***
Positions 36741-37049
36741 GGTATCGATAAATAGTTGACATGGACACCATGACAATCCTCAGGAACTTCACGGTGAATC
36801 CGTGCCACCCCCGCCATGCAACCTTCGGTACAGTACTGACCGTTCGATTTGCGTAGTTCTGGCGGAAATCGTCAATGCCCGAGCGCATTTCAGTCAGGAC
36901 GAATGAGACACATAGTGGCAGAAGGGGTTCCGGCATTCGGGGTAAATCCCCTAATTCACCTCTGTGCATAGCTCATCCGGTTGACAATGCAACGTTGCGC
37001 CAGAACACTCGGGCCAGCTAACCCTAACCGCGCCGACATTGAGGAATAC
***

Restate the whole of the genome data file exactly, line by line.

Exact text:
Positions 36741-37049
36741 GGTATCGATAAATAGTTGACATGGACACCATGACAATCCTCAGGAACTTCACGGTGAATC
36801 CGTGCCACCCCCGCCATGCAACCTTCGGTACAGTACTGACCGTTCGATTTGCGTAGTTCTGGCGGAAATCGTCAATGCCCGAGCGCATTTCAGTCAGGAC
36901 GAATGAGACACATAGTGGCAGAAGGGGTTCCGGCATTCGGGGTAAATCCCCTAATTCACCTCTGTGCATAGCTCATCCGGTTGACAATGCAACGTTGCGC
37001 CAGAACACTCGGGCCAGCTAACCCTAACCGCGCCGACATTGAGGAATAC